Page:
"I see here many a croaking raven Flying about the well-known haven: When Olaf's ship was floating here, They knew that food for them was near; When Olaf's ship lay here wind-bound, Oft screamed the erne o'er Hillar sound, Impatient for the expected prey, And wont to follow to the fray."
When Sigvat came north to the town of Throndhjem King Svein was there before him. He invited Sigvat to stay with him, as Sigvat had formerly been with his father King Canute the Great; but Sigvat said he would first go home to his farm. One day, as Sigvat was walking in the street, he saw the king's men at play, and he sang: --
"One day before I passed this way, When the king's guards were at their play, Something there was -- I need not tell -- That made me pale, and feel unwell. Perhaps it was I thought, just then, How noble Olaf with his men, In former days, I oft have seen In manly games upon this green."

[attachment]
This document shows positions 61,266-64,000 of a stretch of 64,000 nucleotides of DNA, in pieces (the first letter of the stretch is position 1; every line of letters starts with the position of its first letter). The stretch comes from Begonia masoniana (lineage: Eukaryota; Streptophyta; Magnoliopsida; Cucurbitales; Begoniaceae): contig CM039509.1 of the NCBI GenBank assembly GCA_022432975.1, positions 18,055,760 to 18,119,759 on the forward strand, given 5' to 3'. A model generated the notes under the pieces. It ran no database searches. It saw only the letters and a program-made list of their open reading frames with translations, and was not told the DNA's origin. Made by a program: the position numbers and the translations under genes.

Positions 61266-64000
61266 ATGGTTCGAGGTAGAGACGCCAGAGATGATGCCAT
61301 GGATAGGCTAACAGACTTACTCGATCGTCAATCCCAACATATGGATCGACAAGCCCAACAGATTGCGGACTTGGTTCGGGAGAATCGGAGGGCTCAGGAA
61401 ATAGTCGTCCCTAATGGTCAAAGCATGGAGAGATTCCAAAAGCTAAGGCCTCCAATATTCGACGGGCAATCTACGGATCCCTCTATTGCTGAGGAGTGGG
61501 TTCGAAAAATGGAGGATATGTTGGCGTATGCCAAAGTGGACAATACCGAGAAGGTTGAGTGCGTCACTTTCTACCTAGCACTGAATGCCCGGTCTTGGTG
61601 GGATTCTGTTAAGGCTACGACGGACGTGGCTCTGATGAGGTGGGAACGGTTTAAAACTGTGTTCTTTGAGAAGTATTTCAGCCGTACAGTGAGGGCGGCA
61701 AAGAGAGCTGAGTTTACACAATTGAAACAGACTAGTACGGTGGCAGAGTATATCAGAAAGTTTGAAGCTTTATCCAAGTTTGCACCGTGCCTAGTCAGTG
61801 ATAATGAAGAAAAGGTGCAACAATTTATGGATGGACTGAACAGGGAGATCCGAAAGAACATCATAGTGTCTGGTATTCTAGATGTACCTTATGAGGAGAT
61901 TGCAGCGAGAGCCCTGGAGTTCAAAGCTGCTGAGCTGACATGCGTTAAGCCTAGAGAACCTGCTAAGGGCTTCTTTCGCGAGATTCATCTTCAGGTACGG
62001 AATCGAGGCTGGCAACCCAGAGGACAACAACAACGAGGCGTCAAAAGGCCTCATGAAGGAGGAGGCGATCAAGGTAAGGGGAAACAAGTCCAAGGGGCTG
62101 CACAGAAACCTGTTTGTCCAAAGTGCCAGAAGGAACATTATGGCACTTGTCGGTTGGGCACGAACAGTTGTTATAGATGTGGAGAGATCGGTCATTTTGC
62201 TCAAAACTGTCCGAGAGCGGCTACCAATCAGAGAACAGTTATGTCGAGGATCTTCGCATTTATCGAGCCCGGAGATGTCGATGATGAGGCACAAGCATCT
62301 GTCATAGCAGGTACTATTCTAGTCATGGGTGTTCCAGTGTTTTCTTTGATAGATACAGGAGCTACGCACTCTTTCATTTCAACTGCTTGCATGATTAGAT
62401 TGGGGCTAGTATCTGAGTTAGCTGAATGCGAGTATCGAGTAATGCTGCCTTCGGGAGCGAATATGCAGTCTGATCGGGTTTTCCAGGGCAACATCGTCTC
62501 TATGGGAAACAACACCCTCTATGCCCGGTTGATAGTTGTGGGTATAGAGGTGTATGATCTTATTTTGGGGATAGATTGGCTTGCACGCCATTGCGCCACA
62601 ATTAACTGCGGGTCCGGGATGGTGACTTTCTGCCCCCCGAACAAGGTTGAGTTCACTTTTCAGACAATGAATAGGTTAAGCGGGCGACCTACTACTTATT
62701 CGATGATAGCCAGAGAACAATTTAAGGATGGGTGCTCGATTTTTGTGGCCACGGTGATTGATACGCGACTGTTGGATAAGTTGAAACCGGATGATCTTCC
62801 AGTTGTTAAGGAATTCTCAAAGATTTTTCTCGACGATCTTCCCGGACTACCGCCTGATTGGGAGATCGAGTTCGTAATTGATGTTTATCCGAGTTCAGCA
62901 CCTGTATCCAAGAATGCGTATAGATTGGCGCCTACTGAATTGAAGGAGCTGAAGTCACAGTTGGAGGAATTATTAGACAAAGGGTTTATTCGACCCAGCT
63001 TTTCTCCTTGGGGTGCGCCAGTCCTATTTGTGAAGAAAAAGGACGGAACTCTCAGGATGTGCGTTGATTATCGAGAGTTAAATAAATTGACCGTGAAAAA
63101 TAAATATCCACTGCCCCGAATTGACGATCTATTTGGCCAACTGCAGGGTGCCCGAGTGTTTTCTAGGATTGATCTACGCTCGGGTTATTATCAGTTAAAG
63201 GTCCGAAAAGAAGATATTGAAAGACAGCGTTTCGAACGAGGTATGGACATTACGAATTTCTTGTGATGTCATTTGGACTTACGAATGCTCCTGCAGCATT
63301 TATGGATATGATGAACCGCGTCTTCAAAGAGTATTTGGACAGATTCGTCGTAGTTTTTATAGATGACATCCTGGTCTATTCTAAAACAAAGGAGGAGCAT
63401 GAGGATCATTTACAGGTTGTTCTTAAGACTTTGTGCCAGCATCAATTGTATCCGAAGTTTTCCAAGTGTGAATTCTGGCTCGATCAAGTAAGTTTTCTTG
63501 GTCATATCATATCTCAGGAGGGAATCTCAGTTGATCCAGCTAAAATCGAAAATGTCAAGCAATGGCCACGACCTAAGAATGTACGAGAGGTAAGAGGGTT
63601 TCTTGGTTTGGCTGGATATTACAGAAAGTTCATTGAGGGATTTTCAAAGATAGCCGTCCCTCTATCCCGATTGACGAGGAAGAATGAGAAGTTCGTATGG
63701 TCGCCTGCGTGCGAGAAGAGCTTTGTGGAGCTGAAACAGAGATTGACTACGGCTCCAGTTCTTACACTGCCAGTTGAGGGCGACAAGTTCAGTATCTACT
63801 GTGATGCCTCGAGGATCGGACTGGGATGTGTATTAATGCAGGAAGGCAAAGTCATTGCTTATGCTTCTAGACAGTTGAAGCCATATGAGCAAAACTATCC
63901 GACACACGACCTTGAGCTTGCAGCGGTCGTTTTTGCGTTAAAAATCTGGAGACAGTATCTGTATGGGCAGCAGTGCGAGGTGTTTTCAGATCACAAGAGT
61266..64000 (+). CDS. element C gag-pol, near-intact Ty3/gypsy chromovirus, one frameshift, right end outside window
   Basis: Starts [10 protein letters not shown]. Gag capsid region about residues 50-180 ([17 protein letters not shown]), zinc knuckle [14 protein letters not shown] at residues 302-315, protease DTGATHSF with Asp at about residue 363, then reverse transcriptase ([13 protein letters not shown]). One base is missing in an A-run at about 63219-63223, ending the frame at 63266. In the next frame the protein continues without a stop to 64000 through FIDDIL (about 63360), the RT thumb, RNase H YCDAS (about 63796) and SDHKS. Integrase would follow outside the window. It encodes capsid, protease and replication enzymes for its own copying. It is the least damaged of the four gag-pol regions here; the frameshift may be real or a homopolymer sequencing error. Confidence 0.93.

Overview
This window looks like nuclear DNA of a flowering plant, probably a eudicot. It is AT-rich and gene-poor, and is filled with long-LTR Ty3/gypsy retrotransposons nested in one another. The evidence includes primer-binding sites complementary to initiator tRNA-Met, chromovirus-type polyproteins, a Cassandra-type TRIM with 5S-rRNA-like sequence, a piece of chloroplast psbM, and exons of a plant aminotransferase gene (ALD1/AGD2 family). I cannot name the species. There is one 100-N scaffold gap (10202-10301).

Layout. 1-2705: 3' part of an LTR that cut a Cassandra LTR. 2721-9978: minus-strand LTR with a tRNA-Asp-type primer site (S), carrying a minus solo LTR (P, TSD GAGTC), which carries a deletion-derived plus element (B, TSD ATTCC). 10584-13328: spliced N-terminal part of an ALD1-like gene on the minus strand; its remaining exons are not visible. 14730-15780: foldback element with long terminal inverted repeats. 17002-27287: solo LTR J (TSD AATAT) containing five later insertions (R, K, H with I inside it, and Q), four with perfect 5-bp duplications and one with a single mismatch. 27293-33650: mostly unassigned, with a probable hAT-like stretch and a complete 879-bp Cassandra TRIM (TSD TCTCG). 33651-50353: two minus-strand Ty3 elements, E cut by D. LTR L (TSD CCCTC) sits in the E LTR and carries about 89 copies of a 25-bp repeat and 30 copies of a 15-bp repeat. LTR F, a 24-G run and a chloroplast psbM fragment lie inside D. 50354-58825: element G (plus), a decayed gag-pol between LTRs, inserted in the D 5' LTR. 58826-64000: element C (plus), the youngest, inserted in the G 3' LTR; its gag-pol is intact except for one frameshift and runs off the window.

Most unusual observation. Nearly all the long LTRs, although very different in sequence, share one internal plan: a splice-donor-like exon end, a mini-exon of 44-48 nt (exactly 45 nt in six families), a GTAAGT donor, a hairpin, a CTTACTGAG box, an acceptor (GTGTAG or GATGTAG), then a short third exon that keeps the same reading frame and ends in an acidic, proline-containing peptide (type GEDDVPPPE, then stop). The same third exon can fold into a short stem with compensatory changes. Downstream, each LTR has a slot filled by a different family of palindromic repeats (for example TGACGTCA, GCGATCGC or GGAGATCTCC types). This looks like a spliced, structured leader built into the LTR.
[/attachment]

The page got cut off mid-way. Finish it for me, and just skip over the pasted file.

Sigvat then went to his farm; and as he heard that many men upbraided him with having deserted King Olaf, he made these verses: --
"May Christ condemn me still to burn In quenchless fire, if I did turn, And leave King Olaf in his need, -- My soul is free from such base deed. I was at Rome, as men know well Who saw me there, and who can tell That there in danger I was then: The truth I need not hide from men."
Sigvat was ill at ease in his home. One day he went out and sang: --
"While Olaf lived, how smiled the land! Mountain and cliff, and pebbly strand. All Norway then, so fresh, so gay, On land or sea, where oft I lay. But now to me all seems so dready, All black and dull -- of life I'm weary; Cheerless to-day, cheerless to-morrow -- Here in the North we have great sorrow."
Early in winter Sigvat went westward over the ridge of the country to Jamtaland, and onwards to Helsingjaland, and came to Svithjod. He went immediately to Queen Astrid, and was with her a long time, and was a welcome guest. He was also with her brother King Emund, and received from him ten marks of proved silver, as is related in the song of Canute. Sigvat always inquired of the merchants who traded to Novgorod if they could tell him any news of Magnus Olafson. Sigvat composed these lines at that time: --